ICO's 'Fidelio' makes strong statement, musically and dramatically

Fidelio (Leonore) protects Florestan from Pizarro's revenge.
Although opera draws its principal strength from a theatrical milieu, it is striking how complete a version of "Fidelio" can seem when semi-staged, as the Indianapolis Chamber Orchestra presented it Saturday evening. Beethoven's opera fits well into such a presentation, with the melodramatic libretto highlighting the composer's  idealistic concept of romantic love and hatred of tyranny.

With costuming reduced to simple suggestions of character in context and props that can be used or ignored, except as conveniences for group positioning (as temporarily released prisoners do around the furniture), the simple outlines of the story remain intact. The disguise of a political prisoner's wife with a rescue plan as a newly hired male servant to the warden — too absurd? Not when the dramatic illusion doesn't have to be very plausible.

Even better, and in such a small hall as the Schrott Center at Butler University, the spoken dialogue (in the vernacular as is usual) is intelligible without supertitles, reserved for the sung elements and quite legible. Everything comes together as a unit, in a way Americans have become used to in the musical-comedy genre.

Best of all, having the orchestra onstage behind the singers can minimize balance issues. And onstage monitors allow the singers to check their coordination with conducted accompaniments that are normally in front of them. On Saturday, the cast was free enough dramatically so that whatever checking they needed to do with the televised image seemed minimal.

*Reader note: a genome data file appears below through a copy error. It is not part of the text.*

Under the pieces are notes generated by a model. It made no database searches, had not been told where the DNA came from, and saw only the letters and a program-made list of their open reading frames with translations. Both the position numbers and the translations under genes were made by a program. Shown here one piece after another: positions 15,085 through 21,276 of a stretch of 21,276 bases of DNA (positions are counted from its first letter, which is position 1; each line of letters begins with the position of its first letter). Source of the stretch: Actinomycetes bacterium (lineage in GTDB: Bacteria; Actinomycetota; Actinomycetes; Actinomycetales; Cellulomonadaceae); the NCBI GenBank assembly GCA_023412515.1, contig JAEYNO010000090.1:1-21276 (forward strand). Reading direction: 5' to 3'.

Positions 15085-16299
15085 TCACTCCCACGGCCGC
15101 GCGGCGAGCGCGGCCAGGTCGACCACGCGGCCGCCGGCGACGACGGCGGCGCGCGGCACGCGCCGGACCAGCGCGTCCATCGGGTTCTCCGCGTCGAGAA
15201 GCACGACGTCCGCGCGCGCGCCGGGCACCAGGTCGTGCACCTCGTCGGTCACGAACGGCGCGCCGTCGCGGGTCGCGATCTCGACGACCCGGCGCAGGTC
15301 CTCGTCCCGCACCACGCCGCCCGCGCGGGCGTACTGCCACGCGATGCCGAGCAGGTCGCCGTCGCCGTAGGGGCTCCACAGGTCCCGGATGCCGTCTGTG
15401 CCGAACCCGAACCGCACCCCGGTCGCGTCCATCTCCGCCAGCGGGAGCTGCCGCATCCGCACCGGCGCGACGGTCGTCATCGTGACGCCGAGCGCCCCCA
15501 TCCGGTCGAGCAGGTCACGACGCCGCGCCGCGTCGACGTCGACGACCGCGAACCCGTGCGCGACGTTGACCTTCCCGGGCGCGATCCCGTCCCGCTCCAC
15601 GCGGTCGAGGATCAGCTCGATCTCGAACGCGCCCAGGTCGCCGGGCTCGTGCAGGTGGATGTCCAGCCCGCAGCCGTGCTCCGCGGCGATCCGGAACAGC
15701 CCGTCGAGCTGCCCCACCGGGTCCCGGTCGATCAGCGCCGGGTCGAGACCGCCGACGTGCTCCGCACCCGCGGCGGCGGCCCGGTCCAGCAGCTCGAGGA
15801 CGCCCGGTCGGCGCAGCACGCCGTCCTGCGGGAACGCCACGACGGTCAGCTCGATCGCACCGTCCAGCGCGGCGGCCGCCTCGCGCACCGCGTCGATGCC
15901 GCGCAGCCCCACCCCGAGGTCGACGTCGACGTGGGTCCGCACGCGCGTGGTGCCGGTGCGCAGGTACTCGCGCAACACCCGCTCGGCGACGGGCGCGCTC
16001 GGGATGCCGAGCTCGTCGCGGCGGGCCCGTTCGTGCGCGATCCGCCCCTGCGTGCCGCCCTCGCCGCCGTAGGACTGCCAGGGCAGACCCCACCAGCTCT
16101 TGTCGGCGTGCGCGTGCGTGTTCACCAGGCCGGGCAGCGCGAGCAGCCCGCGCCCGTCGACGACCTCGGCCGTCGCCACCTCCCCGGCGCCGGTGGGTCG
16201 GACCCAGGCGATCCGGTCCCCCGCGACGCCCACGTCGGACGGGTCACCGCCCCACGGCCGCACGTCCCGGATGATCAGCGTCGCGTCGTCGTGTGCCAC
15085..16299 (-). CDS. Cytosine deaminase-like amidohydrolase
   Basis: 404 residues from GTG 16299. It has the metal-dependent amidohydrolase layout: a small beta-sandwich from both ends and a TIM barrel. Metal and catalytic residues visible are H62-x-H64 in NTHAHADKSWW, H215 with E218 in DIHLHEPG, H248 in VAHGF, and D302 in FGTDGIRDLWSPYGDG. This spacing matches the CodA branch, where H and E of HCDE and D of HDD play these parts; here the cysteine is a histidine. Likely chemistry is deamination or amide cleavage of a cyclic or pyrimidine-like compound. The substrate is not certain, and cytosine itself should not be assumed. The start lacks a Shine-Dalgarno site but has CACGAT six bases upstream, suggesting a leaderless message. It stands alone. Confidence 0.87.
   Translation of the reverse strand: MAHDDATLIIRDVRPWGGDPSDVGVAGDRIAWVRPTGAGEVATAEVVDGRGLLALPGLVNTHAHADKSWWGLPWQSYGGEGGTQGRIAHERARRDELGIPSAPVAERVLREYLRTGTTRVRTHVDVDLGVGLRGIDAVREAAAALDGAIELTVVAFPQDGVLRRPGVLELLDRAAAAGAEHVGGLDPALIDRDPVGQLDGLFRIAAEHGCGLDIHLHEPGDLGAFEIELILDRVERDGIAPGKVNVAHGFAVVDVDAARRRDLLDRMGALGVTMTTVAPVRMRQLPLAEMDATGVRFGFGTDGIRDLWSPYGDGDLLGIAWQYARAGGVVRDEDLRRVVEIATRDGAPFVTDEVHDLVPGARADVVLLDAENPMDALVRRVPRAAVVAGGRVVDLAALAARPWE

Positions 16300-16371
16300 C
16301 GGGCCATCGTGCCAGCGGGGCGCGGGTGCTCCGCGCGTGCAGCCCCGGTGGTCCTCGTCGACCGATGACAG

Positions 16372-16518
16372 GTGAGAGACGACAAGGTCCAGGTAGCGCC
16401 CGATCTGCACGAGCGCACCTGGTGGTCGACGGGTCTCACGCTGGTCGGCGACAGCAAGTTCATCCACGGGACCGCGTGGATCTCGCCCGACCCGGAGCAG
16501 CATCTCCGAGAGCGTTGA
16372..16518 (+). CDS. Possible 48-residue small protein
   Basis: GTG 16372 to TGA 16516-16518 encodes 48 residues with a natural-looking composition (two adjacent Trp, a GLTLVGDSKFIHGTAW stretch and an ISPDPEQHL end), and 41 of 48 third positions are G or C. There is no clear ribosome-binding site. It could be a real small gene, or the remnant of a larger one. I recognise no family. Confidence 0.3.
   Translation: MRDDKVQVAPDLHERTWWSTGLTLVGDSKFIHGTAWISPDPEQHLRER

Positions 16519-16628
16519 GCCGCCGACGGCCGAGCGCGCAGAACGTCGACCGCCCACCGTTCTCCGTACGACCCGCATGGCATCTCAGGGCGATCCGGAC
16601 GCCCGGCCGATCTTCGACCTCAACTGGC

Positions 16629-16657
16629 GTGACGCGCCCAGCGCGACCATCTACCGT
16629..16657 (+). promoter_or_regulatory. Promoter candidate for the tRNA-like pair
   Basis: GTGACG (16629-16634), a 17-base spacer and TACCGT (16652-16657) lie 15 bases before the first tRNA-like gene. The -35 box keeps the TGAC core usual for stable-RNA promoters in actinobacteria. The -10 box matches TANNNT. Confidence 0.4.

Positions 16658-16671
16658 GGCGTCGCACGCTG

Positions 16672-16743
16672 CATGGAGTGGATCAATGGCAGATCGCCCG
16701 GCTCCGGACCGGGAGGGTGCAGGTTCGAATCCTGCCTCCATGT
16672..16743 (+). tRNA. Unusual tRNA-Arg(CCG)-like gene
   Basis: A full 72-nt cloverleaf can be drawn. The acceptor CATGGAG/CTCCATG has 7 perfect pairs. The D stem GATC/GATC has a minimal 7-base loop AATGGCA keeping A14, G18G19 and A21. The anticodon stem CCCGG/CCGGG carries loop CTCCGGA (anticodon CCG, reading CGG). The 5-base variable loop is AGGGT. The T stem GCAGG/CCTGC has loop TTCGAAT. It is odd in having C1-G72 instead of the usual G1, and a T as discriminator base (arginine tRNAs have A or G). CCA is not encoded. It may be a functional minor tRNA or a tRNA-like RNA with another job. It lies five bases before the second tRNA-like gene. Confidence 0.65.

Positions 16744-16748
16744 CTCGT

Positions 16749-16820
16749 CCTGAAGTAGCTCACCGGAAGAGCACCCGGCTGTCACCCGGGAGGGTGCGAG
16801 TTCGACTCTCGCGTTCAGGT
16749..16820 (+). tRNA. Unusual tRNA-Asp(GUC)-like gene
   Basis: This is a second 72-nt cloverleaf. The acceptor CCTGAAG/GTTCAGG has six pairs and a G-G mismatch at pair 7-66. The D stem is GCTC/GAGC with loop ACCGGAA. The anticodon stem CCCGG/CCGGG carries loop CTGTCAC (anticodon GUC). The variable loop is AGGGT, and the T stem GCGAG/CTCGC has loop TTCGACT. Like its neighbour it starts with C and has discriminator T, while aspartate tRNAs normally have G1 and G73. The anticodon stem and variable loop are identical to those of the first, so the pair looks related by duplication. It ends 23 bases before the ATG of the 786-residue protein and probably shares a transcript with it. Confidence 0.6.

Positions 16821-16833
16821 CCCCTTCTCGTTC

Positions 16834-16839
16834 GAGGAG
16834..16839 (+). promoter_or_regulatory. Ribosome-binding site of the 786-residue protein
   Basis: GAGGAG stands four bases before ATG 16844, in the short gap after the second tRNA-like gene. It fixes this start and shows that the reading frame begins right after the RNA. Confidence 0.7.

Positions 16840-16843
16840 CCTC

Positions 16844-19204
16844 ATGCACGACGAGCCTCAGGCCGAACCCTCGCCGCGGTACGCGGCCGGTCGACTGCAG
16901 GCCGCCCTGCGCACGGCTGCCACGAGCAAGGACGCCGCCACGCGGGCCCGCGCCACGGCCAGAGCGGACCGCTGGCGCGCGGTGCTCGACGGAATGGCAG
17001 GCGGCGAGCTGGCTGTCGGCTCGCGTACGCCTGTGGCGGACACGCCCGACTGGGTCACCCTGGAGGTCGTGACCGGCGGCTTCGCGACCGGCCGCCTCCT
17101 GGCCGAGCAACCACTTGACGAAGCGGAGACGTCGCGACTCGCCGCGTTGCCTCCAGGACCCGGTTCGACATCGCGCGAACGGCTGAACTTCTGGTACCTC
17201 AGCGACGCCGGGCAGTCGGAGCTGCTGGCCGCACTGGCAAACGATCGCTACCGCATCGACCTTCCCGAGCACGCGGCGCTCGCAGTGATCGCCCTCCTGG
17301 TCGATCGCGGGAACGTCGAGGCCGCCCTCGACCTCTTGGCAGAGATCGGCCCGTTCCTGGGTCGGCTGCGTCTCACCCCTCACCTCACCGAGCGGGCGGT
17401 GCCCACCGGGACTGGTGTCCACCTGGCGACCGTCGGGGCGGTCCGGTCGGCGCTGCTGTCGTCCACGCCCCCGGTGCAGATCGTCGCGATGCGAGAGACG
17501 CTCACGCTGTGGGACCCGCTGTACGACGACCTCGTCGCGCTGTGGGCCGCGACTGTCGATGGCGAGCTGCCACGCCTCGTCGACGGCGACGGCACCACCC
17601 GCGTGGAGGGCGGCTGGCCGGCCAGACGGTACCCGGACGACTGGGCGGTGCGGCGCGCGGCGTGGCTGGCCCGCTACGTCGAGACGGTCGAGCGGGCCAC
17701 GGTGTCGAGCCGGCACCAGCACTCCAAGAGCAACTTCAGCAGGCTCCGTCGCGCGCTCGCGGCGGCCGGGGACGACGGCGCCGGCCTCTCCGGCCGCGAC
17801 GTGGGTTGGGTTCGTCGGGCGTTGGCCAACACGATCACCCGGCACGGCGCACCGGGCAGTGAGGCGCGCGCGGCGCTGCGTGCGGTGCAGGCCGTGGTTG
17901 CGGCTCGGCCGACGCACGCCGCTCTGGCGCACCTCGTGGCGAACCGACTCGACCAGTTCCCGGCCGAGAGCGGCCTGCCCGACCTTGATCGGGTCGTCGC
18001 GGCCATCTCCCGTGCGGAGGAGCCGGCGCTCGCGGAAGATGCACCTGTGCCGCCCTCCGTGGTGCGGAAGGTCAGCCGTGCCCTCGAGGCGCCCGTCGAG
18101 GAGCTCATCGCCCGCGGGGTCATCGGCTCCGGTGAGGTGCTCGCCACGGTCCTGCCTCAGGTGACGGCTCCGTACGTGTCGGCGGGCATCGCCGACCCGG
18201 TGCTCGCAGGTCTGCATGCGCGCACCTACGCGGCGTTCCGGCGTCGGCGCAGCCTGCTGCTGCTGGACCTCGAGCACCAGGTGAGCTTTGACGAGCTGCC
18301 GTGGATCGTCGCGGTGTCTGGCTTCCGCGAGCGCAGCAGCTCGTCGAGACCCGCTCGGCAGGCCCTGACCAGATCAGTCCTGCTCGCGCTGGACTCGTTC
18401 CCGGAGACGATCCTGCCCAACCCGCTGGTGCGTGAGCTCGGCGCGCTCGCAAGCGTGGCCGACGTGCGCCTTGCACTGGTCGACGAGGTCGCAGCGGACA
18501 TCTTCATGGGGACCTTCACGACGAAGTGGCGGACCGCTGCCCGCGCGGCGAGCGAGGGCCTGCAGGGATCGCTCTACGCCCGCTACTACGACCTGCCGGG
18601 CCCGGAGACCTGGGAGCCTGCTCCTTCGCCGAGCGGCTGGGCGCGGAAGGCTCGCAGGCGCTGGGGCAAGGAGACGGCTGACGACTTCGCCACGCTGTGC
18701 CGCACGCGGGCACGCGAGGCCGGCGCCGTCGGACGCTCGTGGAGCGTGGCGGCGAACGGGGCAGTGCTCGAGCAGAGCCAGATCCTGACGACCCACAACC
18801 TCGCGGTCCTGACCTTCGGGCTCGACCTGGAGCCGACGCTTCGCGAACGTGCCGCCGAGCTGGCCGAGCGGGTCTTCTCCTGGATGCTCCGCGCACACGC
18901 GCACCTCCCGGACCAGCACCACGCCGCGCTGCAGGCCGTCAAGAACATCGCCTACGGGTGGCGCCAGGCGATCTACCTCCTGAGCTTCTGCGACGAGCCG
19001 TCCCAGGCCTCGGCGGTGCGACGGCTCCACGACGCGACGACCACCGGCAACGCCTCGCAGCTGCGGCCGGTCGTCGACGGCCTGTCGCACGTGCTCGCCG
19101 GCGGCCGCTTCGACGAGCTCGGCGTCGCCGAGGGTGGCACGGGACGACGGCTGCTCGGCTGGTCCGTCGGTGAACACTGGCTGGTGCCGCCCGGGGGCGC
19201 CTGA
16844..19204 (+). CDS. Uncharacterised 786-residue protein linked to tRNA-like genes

Conducted by Matthew Kraemer, the performance was sensitively detailed and capable of retaining momentum that bridged the spoken dialogue in order to project the music. The overture promised great things, with its characteristic contrasts foreshadowing the show's swings from hope through despair to triumph. 

Moments of suspense set up good showcases for the singers. The introduction to the prisoners' chorus floated on the promise of relief from confinement. The emerging incarcerated men express gratitude for a brief respite from Pizarro's cruelty, thanks to the humane jailer Rocco, and the benefits of sunlight and fresh air. The men, to be joined by women only in the final chorus of triumph, had been well prepared by Eric Schmidt.

Similarly, the introduction to Florestan's aria from his dungeon confines was suspenseful, allowing for his outburst of almost preternatural energy as performed by James Flora to make its maximum effect. And the showcase for Leonore, the other half of the heroic couple, beginning with the enraged recitative, "Abscheulicher! wo eilst du hin?", benefited from Beethoven's heroic writing for the French horns in the subsequent aria. Marcy Stonikas was enough of a vocal powerhouse not to be overmatched by the accompaniment, which presented the ICO players in excellent form.